FORT MYERS, Fla. – The signs are everywhere this Thursday night in Alico Arena. Florida Gulf Coast plays host to Lipscomb, a key conference game to get the Eagles back on track after an up-and-down stretch. But pause from the action to take a look at all Dunk City has wrought.

There’s the crowd for one, which has bloomed during the past two years. These fans sway side to side as Dunk City, a remix to rapper Tyga’s Rack City, blares through the speakers. The students at the ends of the arena rock with reckless abandon. The guarded, graying season-ticket holders follow in tune with equal enthusiasm.

And the words “Dunk City” scream out: graphics on the walls, marketing on the facades, banners draped from rafters. There are shirts sold by vendors, shirts worn by fans, shirts players adorn on the sideline. Free shirts are even tossed into the stands by cheerleaders.  Like a restaurant, entry requires a shirt.

Later, when the game gets going, more “Dunk City” appears, this time on small paper signs distributed to and waved by fans.

A glance at the court confirms it: Yes, this is Dunk City. There’s Brett Comer and Bernard Thompson, two of the key catalysts to this whole thing. The guard duo has combined for more than 3,000 points and 1,000 assists in almost 8,000 minutes. They comprise one of the most prolific backcourts in college basketball. You may see them as they were two years ago, though. Comer, the punky point guard with sick passes. Thompson, the stoic sidekick with a sweet shot.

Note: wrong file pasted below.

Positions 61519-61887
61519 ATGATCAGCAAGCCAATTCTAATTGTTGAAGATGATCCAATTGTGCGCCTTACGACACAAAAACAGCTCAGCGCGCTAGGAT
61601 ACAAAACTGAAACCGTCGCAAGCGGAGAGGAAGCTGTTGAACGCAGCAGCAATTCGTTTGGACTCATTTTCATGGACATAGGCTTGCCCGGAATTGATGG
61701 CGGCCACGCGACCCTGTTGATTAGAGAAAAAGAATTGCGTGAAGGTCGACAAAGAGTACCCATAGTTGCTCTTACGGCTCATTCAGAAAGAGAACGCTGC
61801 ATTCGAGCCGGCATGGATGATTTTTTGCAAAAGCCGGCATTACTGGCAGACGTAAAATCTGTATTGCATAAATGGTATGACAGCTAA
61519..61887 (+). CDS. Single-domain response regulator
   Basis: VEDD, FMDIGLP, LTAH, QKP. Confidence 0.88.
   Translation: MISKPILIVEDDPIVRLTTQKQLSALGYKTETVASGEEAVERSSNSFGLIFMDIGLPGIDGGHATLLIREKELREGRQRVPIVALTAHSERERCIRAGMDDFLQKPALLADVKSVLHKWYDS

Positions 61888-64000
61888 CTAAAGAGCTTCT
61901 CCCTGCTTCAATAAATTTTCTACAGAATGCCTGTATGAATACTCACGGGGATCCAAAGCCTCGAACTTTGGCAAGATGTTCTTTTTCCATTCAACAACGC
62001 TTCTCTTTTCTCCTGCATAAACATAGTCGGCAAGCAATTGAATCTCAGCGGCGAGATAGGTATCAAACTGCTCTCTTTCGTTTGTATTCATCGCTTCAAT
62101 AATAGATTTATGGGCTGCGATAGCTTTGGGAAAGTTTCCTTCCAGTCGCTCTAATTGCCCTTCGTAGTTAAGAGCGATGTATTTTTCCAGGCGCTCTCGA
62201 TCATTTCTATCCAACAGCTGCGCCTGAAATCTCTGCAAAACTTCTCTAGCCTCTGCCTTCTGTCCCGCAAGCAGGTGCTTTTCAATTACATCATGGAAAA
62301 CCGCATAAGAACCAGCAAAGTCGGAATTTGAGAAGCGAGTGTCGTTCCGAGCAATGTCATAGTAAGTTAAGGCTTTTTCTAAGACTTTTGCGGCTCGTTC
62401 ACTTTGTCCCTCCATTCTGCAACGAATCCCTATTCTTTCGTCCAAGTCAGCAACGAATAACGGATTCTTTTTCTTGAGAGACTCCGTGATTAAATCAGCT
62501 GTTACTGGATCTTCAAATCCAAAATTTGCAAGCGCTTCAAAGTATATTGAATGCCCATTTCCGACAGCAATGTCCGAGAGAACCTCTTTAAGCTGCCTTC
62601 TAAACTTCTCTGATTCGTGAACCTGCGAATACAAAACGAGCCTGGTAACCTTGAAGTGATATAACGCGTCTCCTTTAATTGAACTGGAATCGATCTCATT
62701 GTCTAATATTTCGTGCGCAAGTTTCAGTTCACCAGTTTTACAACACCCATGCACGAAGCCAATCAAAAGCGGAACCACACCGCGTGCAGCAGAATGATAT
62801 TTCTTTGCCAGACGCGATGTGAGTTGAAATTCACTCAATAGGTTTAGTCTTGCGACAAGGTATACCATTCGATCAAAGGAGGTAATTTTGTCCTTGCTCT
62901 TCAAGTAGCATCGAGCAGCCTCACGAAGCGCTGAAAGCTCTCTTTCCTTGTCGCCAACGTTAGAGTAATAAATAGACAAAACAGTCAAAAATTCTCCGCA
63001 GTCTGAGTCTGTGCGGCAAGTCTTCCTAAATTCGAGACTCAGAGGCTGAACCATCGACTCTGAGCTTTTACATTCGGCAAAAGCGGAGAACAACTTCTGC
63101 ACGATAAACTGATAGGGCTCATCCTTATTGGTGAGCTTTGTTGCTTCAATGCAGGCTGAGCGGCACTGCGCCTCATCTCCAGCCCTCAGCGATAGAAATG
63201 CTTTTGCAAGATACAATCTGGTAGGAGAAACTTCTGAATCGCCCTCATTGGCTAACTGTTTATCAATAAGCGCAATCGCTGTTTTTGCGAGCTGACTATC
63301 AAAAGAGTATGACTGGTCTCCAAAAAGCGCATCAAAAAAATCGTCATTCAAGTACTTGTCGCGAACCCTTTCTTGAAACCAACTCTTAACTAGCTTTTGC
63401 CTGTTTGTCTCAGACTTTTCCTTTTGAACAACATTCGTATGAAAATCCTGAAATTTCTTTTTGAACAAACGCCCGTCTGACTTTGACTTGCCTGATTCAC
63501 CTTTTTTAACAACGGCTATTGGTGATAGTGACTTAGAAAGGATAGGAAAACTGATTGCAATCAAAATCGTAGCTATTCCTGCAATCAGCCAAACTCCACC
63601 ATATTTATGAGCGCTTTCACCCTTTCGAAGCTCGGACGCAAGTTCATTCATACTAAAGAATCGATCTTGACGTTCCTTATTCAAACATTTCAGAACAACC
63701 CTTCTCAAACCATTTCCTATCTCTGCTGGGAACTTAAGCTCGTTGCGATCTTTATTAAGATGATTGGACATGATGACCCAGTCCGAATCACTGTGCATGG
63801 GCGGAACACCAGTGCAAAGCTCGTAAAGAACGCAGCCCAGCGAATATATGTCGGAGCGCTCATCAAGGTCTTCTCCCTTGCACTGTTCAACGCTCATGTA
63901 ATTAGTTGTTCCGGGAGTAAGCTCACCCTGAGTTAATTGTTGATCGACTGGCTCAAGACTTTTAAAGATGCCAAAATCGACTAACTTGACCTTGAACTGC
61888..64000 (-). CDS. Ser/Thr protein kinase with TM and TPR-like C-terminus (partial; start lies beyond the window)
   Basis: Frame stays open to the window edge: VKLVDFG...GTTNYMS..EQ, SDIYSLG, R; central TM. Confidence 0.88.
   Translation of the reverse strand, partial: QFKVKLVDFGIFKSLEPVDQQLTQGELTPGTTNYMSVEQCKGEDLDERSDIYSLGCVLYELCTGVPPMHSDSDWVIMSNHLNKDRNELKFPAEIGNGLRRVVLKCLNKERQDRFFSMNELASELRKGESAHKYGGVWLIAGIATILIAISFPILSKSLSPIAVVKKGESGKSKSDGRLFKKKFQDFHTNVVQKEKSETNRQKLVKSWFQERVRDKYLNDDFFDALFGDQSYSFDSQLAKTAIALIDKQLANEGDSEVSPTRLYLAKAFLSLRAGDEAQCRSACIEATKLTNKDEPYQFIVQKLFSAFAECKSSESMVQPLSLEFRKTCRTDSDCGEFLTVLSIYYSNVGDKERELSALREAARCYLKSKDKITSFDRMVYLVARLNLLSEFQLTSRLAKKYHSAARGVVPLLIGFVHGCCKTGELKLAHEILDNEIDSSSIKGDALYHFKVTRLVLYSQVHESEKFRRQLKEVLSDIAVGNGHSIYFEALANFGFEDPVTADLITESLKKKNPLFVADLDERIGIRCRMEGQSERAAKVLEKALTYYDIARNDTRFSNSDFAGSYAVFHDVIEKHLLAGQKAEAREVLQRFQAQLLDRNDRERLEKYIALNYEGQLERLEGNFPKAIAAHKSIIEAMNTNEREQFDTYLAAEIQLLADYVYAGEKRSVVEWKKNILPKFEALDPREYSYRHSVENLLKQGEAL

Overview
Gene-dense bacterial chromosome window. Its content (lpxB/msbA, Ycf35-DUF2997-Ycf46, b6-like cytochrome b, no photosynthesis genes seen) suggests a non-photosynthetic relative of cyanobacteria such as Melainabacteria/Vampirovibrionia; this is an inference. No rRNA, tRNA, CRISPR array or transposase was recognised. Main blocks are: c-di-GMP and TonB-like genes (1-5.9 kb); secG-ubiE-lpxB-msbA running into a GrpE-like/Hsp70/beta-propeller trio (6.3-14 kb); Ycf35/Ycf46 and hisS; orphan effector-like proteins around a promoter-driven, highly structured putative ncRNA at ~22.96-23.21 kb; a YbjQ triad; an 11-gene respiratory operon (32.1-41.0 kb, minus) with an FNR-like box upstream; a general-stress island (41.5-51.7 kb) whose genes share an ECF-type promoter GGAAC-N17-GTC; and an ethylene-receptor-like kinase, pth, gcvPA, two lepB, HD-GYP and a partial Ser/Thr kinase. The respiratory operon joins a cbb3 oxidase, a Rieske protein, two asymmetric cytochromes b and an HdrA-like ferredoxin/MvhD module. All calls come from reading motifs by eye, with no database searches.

If that were not enough, the rafters reveal what you must already know. Indeed, this is the team who made NCAA history two years ago as the only No. 15 seed in history to reach the Sweet Sixteen. FGCU knocked off Georgetown, whipped San Diego State and then fell to Florida. FGCU was a true Cinderella, but a rap-rock version. No glass heels, no pretty dress -- just dunks and a defiant attitude.

But look closer and a different story unravels:

• New shirts with #WingsUp on the sleeves instead of #DunkCity.

• A new style of play has emerged -- more structured, traditional and without as many dunks.

• Sherwood Brown, he of the dreadlocks and Dunk City’s former leader, now is a Maine Red Claw in the NBA Developmental League.

• Chase Fieler, a good-mannered West Virginia boy who slammed many a dunk, now lives and plays in Spain.

• And, of course, the mayor of Dunk City, Andy Enfield, now coaches Southern Cal.

Hold your gaze long enough and past, present and future will blend for brief moments.

Jamail Jones, a transfer who was a redshirt during the 2012-13 “Dunk City” run, slams down an in-bounds pass from Brett Comer. Later, Comer tosses a half-court pass to Julian DeBose, who transferred the year after “Dunk City;” he finishes at the rim. The crowd stirs.

Then, Comer steals the ball at the top of the key, runs the length of the floor and converts an off-balance layup and draws the foul. Comer sprints to the front of the FGCU bench -- screaming, beating his chest -- and the fans roar. The players laugh, and a student reporter shouts amid the chaos, “Now you see why everyone fell in love with them!”

With FGCU's win in hand, most people in the arena focus on the exits. The player who most represents the still-beating heart of “Dunk City” sits on the bench, a towel over his head that rests in his hands.